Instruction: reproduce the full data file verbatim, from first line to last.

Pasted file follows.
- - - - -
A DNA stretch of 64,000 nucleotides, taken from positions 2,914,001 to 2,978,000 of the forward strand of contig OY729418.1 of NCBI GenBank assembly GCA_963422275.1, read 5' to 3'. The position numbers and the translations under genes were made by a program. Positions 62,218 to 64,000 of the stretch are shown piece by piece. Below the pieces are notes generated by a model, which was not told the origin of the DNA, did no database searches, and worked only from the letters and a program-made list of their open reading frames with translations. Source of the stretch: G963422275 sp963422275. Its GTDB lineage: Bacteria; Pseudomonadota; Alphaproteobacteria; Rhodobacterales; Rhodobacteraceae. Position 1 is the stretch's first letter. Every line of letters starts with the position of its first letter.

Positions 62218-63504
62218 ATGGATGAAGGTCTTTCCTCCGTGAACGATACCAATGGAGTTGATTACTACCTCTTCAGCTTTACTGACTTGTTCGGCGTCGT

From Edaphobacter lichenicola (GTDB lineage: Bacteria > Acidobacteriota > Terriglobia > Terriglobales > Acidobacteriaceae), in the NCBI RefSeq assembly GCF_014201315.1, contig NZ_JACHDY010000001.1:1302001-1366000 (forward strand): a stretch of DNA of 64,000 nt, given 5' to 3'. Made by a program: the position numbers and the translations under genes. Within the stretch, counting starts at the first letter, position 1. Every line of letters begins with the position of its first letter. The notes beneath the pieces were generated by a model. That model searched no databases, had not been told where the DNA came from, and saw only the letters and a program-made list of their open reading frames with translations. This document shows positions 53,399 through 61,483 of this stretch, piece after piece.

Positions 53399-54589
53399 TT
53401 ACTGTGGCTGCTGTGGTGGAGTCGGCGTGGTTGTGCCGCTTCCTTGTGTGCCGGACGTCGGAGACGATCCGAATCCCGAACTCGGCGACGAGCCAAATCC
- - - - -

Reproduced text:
A DNA stretch of 64,000 nucleotides, taken from positions 2,914,001 to 2,978,000 of the forward strand of contig OY729418.1 of NCBI GenBank assembly GCA_963422275.1, read 5' to 3'. The position numbers and the translations under genes were made by a program. Positions 62,218 to 64,000 of the stretch are shown piece by piece. Below the pieces are notes generated by a model, which was not told the origin of the DNA, did no database searches, and worked only from the letters and a program-made list of their open reading frames with translations. Source of the stretch: G963422275 sp963422275. Its GTDB lineage: Bacteria; Pseudomonadota; Alphaproteobacteria; Rhodobacterales; Rhodobacteraceae. Position 1 is the stretch's first letter. Every line of letters starts with the position of its first letter.

Positions 62218-63504
62218 ATGGATGAAGGTCTTTCCTCCGTGAACGATACCAATGGAGTTGATTACTACCTCTTCAGCTTTACTGACTTGTTCGGCGTCGT

From Edaphobacter lichenicola (GTDB lineage: Bacteria > Acidobacteriota > Terriglobia > Terriglobales > Acidobacteriaceae), in the NCBI RefSeq assembly GCF_014201315.1, contig NZ_JACHDY010000001.1:1302001-1366000 (forward strand): a stretch of DNA of 64,000 nt, given 5' to 3'. Made by a program: the position numbers and the translations under genes. Within the stretch, counting starts at the first letter, position 1. Every line of letters begins with the position of its first letter. The notes beneath the pieces were generated by a model. That model searched no databases, had not been told where the DNA came from, and saw only the letters and a program-made list of their open reading frames with translations. This document shows positions 53,399 through 61,483 of this stretch, piece after piece.

Positions 53399-54589
53399 TT
53401 ACTGTGGCTGCTGTGGTGGAGTCGGCGTGGTTGTGCCGCTTCCTTGTGTGCCGGACGTCGGAGACGATCCGAATCCCGAACTCGGCGACGAGCCAAATCC